Bottom Line: This has been crosslinked using bifunctional (ethyleneglycol dimethacrylate) and tetrafunctional (pentaerythritol tetraacrylate) crosslinkers in varied concentrations (10-90%) to result in a polymeric network.In vitro drug loading and release studies were carried out using a model chemotherapeutic drug, methotrexate(MTX).These preliminary studies clearly demonstrated the ability of these multifunctional crosslinkers to result in tight nanosized networks with biocompatible polymers such as PEG and their potential to carry chemotherapeutic drugs.

View Article: PubMed Central - PubMed

Affiliation: Division of Cyclotron and Radiopharmaceutical Sciences, Institute of Nuclear Medicine and Allied Sciences, Defence Research & Development Organization(DRDO), Brig S. K. Mazumdar Road, Timarpur, Delhi 110054 India.

ABSTRACT

In this work matrix based nanoparticulate polymer systems have been designed using the diacrylate derivative of the well-known biocompatible polymer, poly(ethylene glycol) (PEG). This has been crosslinked using bifunctional (ethyleneglycol dimethacrylate) and tetrafunctional (pentaerythritol tetraacrylate) crosslinkers in varied concentrations (10-90%) to result in a polymeric network. The crosslinked polymers thus obtained were characterized by spectroscopic techniques (NMR and FTIR) and then prepared nanoparticles by the nanoprecipitation technique. Particle size analysis showed sizes of ~150 nm (PDI < 1) (with tetrafunctional crosslinker) and ~300 nm (with bifunctional crosslinker). Both the systems however showed unimodal narrow particle size distributions with negative zeta potential values of -15.6 and -7.3 respectively. Cytotoxicity of these formulations was evaluated by MTT assay showing non-cytotoxic nature of these carrier systems. In vitro drug loading and release studies were carried out using a model chemotherapeutic drug, methotrexate(MTX). These MTX loaded nanoformulations have also been evaluated biologically with the help of in vivo studies using radiolabeling techniques (with (99m)Tc radionuclide). The blood kinetics profile of the formulations was studied on New Zealand Albino rabbits while the biodistribution studies were performed on balb/c mice (with EAT tumours), which revealed a hepatobiliary mode of elimination. These preliminary studies clearly demonstrated the ability of these multifunctional crosslinkers to result in tight nanosized networks with biocompatible polymers such as PEG and their potential to carry chemotherapeutic drugs.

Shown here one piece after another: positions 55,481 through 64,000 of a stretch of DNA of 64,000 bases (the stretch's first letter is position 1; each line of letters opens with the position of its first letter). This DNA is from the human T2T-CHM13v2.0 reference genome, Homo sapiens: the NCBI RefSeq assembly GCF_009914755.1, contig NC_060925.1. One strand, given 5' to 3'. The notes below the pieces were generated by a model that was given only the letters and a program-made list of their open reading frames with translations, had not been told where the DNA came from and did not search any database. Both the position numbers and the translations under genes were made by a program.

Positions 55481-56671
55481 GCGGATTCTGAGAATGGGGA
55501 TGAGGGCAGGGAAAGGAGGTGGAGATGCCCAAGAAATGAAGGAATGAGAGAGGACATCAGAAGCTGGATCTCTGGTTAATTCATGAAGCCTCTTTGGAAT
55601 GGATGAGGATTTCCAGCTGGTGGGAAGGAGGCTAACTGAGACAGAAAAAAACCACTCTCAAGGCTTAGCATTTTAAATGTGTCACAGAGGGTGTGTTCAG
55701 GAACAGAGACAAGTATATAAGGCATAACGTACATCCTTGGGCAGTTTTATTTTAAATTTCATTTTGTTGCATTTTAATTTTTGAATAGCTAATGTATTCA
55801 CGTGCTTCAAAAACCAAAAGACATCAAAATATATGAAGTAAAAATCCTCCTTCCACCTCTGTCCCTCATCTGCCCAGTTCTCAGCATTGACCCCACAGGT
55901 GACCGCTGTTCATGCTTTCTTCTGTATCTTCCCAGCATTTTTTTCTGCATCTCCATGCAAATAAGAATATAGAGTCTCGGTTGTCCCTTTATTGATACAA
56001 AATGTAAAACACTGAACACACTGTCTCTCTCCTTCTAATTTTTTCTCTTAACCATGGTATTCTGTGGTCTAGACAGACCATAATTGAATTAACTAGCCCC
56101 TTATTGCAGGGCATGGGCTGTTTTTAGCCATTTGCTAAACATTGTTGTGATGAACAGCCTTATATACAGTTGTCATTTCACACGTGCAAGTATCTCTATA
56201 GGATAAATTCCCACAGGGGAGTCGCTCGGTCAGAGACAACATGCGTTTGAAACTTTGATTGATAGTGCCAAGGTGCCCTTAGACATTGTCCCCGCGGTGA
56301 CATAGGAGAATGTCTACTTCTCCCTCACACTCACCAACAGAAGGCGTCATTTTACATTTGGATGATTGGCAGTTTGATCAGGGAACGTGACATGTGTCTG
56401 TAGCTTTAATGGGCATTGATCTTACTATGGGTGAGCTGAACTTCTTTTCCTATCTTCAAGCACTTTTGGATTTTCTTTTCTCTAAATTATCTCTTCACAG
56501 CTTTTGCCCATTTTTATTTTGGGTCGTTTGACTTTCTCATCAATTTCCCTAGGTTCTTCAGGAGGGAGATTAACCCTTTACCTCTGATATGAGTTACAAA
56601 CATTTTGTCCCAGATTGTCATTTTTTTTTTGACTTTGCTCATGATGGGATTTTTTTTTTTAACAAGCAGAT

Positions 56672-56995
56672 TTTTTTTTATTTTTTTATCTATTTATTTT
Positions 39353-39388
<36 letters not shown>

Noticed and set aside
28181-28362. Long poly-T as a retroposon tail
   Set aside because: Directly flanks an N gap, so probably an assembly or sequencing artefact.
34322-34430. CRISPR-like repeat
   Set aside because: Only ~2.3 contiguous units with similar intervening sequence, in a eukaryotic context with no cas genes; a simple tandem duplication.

No MeSH data available.


Related in: MedlinePlus